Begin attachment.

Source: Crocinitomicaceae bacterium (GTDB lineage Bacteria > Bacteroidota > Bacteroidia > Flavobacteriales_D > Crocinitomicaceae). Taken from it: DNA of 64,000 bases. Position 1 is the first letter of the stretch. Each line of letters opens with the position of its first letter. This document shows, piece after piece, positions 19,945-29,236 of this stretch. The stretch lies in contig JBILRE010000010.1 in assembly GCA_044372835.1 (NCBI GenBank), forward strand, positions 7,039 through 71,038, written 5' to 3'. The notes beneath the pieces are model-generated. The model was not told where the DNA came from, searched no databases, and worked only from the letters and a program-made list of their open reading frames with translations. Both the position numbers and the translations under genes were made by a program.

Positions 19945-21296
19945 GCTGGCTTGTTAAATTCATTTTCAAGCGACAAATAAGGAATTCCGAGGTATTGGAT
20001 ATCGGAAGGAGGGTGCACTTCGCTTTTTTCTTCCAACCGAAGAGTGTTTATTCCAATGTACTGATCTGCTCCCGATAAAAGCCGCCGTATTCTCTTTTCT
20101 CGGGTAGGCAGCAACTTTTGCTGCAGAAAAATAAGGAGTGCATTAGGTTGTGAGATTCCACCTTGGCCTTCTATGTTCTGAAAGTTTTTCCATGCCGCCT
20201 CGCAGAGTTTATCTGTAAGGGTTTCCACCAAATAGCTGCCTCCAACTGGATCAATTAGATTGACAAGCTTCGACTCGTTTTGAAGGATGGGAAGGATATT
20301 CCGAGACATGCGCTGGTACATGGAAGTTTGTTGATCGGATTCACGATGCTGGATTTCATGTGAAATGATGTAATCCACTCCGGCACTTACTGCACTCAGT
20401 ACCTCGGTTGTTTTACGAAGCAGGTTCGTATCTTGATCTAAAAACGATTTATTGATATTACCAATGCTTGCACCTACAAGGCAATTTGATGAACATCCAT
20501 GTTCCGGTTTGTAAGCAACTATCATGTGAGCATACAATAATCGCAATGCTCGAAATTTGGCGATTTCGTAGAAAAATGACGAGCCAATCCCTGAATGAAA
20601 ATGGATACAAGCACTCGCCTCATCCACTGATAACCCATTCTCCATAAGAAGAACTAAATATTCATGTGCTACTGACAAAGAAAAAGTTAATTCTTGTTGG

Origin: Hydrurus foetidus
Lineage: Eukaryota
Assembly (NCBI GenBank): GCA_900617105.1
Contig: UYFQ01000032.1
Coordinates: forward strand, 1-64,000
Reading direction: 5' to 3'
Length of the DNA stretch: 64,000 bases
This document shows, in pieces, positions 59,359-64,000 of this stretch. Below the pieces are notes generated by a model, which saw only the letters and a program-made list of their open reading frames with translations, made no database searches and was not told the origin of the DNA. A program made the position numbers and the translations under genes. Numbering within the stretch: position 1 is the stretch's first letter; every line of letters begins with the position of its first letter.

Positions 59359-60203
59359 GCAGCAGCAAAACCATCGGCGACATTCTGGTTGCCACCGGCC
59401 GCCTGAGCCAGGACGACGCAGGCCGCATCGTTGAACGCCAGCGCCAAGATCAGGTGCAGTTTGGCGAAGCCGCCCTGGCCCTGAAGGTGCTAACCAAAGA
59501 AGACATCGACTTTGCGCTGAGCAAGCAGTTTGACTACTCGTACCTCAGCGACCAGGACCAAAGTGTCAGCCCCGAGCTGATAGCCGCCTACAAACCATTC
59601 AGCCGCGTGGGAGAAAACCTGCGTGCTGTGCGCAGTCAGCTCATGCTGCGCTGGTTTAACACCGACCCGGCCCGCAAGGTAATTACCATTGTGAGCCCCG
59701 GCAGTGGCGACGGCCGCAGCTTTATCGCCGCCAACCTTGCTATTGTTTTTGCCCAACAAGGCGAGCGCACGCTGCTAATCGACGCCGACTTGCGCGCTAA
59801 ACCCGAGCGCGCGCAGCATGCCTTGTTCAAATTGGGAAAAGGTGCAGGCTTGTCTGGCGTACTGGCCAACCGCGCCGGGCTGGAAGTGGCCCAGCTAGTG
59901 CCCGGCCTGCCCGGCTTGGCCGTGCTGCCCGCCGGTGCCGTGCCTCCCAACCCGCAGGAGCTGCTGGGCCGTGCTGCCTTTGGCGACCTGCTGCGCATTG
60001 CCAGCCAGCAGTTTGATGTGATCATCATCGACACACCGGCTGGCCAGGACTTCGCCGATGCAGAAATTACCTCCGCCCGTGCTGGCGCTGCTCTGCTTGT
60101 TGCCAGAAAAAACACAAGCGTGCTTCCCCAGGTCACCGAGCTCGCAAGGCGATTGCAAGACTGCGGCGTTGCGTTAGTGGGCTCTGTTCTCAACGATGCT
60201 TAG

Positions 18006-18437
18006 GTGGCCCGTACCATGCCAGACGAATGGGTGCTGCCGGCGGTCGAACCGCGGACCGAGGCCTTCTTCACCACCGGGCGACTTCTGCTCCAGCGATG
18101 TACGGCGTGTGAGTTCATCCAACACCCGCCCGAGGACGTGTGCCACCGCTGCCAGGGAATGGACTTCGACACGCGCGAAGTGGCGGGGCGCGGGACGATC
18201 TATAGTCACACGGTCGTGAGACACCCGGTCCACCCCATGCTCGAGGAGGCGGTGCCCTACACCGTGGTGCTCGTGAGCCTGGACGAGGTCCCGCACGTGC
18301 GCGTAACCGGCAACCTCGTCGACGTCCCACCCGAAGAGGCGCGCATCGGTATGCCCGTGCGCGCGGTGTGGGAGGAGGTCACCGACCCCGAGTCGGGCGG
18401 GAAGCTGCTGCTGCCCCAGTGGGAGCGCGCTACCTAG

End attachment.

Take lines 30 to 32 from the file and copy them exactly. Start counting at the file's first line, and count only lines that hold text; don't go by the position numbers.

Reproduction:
Positions 18006-18437
18006 GTGGCCCGTACCATGCCAGACGAATGGGTGCTGCCGGCGGTCGAACCGCGGACCGAGGCCTTCTTCACCACCGGGCGACTTCTGCTCCAGCGATG
18101 TACGGCGTGTGAGTTCATCCAACACCCGCCCGAGGACGTGTGCCACCGCTGCCAGGGAATGGACTTCGACACGCGCGAAGTGGCGGGGCGCGGGACGATC